Jonathan C. Noble, Esq.
While the subject of entering into a prenuptial agreement can be a little stressful in certain situations, it is certainly a good idea to consider. Consult an attorney to help you determine if a prenuptial agreement makes sense for you.

A prenuptial agreement can help streamline property distribution in the event of a divorce.

In Pennsylvania, if you divorce, your assets are categorized as either marital or non-marital property. Marital assets need to be valued, so they may be divided properly in the event of a divorce.

Marital property is broadly defined as property acquired during the marriage, or the increase in value (during the marriage)  of non-marital property. For example,  you may own rental property prior to getting married. Any increase in value of the rental property during the course of the marriage is considered marital property and subject to equitable distribution should you divorce.

Non-marital property is broadly defined as property acquired before the marriage, or property acquired by gift or inheritance. This is important: Non-marital property also includes anything normally considered marital property that you and your (soon-to-be) spouse agree to designate as non-marital property in a properly drafted and executed prenuptial agreement. That could include a business you own and have built for many years.

There are many reasons why a prenuptial agreement makes perfect sense for many people. Both women and men often initiate the use of a prenuptial agreement upon contemplating a second (or third) marriage. One of the many benefits of having a prenuptial agreement is that a prenuptial agreement can serve to protect the interests of children from a previous marriage.

Enforceability of Prenuptial Agreements in Pennsylvania

In broad terms, Pennsylvania courts have generally treated prenuptial agreements using contract law principles. Normally, a prenuptial agreement must be executed voluntarily and with a full and fair disclosure of a party’s assets and liabilities.  (If a party voluntarily waives the full and fair disclosure of assets and liabilities requirement in writing, a prenuptial agreement may still be upheld in Pennsylvania). Full and fair does not mean “exact” in the context of a prenuptial agreement.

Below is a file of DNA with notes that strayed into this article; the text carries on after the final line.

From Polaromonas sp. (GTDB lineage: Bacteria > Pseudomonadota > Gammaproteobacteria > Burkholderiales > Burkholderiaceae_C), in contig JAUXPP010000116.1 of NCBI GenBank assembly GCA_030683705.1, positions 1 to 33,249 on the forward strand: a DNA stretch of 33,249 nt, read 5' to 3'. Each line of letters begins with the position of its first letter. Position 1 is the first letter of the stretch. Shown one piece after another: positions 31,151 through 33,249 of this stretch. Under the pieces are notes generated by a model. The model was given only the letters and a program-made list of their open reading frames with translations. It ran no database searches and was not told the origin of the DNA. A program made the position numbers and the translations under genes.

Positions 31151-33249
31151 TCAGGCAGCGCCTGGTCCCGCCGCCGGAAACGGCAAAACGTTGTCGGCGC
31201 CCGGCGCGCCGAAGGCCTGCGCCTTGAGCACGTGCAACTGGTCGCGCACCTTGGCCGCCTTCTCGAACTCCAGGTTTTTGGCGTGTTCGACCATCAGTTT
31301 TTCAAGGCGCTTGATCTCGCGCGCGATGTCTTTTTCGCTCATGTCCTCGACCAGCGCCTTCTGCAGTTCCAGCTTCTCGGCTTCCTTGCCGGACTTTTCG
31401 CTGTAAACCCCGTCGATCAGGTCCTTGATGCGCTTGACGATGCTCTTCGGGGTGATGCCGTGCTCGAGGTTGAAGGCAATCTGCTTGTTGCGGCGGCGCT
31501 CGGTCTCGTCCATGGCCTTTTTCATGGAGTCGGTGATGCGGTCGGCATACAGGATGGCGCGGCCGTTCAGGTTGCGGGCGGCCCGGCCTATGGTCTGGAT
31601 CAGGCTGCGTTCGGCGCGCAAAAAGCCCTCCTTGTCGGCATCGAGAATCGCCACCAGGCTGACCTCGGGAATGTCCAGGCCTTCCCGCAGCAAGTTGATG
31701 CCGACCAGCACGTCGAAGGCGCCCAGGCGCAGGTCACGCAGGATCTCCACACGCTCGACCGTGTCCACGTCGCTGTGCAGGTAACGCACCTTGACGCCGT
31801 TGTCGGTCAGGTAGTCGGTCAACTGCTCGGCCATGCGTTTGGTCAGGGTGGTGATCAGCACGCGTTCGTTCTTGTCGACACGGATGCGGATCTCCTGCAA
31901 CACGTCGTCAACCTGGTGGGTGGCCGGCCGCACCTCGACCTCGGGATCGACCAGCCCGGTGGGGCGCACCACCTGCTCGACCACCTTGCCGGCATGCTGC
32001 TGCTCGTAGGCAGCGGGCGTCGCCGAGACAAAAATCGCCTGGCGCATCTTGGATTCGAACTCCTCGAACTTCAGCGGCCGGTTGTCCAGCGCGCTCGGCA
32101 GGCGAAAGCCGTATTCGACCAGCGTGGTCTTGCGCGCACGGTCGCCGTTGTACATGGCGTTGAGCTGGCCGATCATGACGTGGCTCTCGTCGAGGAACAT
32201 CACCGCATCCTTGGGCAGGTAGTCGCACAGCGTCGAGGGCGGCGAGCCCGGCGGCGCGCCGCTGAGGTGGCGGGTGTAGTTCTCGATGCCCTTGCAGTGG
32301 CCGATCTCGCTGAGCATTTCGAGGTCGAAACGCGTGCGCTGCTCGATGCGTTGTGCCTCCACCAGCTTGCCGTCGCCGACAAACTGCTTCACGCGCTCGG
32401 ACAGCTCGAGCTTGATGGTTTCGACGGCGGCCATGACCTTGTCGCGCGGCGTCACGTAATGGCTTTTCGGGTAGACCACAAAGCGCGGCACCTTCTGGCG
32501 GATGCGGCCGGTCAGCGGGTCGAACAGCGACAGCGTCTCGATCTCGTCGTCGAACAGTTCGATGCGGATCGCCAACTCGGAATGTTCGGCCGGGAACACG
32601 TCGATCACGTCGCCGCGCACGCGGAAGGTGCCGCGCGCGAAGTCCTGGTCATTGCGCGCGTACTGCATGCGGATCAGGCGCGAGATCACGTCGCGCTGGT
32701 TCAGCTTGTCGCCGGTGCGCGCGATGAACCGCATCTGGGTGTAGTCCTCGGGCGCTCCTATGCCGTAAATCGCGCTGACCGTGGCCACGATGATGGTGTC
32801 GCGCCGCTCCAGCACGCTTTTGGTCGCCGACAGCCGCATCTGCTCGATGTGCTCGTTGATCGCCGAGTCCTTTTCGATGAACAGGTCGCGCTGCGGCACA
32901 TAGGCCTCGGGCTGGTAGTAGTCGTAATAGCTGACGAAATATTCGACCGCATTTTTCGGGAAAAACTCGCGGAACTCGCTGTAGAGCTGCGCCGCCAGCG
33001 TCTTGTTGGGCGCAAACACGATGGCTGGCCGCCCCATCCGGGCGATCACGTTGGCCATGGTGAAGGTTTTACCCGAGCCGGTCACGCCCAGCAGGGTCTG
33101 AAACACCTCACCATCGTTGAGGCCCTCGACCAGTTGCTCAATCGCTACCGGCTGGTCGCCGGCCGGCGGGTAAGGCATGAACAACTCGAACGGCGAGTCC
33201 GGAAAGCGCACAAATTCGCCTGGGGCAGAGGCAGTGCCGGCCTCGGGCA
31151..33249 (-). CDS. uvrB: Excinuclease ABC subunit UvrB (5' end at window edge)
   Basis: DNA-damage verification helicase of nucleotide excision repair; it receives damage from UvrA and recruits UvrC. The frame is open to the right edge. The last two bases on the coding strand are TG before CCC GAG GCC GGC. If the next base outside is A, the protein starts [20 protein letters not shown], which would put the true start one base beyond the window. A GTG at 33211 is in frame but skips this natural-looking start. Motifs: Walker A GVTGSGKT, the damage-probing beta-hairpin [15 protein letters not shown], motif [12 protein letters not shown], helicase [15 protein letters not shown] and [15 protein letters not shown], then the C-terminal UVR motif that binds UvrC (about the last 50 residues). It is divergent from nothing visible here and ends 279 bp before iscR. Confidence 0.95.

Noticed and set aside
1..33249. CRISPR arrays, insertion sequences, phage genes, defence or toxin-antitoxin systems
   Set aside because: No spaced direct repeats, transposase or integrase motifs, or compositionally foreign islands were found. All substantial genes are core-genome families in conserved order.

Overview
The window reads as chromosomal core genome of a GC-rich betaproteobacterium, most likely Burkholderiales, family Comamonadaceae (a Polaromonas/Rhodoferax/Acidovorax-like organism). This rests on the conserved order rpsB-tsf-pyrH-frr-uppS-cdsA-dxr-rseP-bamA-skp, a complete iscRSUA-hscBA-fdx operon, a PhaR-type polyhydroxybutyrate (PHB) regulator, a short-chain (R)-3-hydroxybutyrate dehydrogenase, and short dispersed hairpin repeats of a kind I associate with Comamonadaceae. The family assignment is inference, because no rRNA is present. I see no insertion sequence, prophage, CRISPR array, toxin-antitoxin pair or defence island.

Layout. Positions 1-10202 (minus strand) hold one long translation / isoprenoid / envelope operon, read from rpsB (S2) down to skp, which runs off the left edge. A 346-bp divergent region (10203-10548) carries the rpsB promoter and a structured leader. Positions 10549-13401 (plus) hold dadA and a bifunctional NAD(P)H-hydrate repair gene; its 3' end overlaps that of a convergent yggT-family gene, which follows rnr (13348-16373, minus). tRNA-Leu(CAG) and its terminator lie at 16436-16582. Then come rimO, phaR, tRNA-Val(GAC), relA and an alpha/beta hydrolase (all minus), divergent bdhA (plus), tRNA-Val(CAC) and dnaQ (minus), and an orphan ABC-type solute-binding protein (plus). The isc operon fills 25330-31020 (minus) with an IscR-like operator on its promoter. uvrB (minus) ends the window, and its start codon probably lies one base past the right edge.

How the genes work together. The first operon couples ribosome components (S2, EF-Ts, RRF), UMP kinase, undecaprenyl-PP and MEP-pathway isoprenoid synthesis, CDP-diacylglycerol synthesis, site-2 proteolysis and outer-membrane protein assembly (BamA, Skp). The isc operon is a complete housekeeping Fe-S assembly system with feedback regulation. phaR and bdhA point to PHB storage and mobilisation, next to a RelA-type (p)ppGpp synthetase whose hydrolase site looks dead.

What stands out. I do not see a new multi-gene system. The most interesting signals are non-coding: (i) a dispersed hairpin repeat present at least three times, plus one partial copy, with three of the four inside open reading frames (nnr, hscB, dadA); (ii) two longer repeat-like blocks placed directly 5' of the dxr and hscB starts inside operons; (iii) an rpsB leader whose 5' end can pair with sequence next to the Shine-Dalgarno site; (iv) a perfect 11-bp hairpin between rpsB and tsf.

There are several very important steps to making sure your prenuptial agreement is both enforceable in Pennsylvania and/or decided under Pennsylvania law should you move to another state during the course of your marriage or move to another state after you have separated. You should also leave plenty of time before the wedding to finalize and properly execute a prenuptial agreement. One rule of thumb is to try to properly handle the prenuptial agreement before the wedding invitations go out. Both parties should have time to examine the contents and consult with counsel of their choosing if they so desire.

If getting married is in your future, you should seriously consider consulting with a family law attorney who can guide you through the process of using a prenuptial agreement in an effort to protect your assets in the event your marriage ends.

Similar to purchasing insurance, you hope to never need to use a prenuptial agreement, but if you do, it could be well worth your investment.